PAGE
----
Billy was a virtual unknown.  He had finished second in the United States Olympic trials.  His time in the preliminaries in the Olympics was a full minute slower than Clarke’s.  Clarke set the tone of the finals.  Halfway through the race, only four runners were still with Clarke:  Mohammed Gammoudi of Tunisia, Momo Wolde of Ethiopia, Kokichi Tsuburaya of Japan, and Mills.  Tsuburaya, the local favorite, lost contact first, then Wolde.  With two laps to go, only two runners were still with Clarke.  On paper, it seemed to be Clarke’s race.  He had run a world record time of 28:15.6, while neither Gammoudi nor Mills had ever run under 29 minutes.

Mills and Clarke were running together with Gammoudi right behind as they entered the final lap. They were lapping other runners and, down the backstretch, Clarke was boxed in. He pushed Mills once, then again. Then Gammoudi pushed them both and surged into the lead as they rounded the final curve. Clarke recovered and began chasing Gammoudi while Mills appeared to be too far back to be in contention. Clarke failed to catch Gammoudi, but Mills pulled out to lane 3 and sprinted past them both.  His winning time of 28:24.4 was almost 50 seconds faster than he had ever run before and set a new Olympic record for the 10,000 meters.  No American had ever before won the 10,000 meters, nor had one come seriously close until Galen Rupp won the silver Saturday evening here in London.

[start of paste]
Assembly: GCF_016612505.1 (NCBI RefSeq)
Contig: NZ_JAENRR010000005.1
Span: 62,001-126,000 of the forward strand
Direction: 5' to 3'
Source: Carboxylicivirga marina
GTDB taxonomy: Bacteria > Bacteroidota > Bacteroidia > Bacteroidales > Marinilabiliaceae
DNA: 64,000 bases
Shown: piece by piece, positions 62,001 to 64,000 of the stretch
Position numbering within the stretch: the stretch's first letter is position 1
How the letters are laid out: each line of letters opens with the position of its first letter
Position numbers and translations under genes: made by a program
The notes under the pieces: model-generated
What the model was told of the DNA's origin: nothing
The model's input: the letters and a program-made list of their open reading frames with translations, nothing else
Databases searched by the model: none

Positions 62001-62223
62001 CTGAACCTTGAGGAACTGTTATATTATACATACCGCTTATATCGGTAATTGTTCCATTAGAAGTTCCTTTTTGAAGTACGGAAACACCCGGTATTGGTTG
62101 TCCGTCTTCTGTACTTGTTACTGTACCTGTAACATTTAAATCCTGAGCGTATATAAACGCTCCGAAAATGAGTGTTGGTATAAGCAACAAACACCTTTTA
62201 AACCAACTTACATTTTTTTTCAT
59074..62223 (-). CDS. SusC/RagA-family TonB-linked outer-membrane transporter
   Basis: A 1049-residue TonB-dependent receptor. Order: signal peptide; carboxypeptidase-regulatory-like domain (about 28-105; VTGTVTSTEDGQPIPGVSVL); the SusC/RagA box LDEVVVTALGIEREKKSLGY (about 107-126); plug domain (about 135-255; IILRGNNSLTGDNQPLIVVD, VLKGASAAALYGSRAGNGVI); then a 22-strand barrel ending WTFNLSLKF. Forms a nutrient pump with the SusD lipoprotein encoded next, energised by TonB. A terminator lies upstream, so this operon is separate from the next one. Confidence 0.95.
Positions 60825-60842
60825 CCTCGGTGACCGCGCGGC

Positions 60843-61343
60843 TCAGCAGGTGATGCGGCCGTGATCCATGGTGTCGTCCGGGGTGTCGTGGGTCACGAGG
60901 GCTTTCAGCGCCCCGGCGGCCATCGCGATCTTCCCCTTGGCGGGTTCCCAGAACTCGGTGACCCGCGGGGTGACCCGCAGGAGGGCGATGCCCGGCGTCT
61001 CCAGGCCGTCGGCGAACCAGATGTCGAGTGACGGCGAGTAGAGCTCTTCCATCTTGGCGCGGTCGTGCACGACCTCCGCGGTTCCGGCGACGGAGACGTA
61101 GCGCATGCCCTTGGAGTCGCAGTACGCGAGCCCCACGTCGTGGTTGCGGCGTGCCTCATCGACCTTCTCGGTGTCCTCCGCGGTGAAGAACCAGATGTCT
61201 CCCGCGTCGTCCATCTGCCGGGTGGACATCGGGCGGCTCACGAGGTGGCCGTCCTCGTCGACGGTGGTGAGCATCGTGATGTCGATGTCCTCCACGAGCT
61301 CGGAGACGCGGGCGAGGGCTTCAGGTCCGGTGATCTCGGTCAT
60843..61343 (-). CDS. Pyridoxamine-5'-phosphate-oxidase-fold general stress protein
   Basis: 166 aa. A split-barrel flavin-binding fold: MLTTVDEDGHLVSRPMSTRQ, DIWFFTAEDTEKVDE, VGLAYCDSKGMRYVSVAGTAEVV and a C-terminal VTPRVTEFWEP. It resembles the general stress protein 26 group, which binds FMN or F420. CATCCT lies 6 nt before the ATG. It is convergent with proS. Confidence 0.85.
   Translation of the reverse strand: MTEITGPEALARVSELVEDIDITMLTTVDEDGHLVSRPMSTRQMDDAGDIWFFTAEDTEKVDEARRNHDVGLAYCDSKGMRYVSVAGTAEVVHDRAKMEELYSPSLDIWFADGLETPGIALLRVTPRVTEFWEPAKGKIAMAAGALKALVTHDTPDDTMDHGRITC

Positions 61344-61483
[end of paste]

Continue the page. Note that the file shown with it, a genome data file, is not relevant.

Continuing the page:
I asked Billy about his race in 1964.  I thought that a foul should have been called on Gammoudi for pushing.  Billy said that the pushing incident was reviewed after the race and determined not to be a foul because both runners were viewed as trying to simultaneously get to the front of the pack.  He seemed content with that ruling.  His surge in the final stretch showed that he had the strength to overcome the pushing incident and still win the race.  He was mentally prepared to face adversity.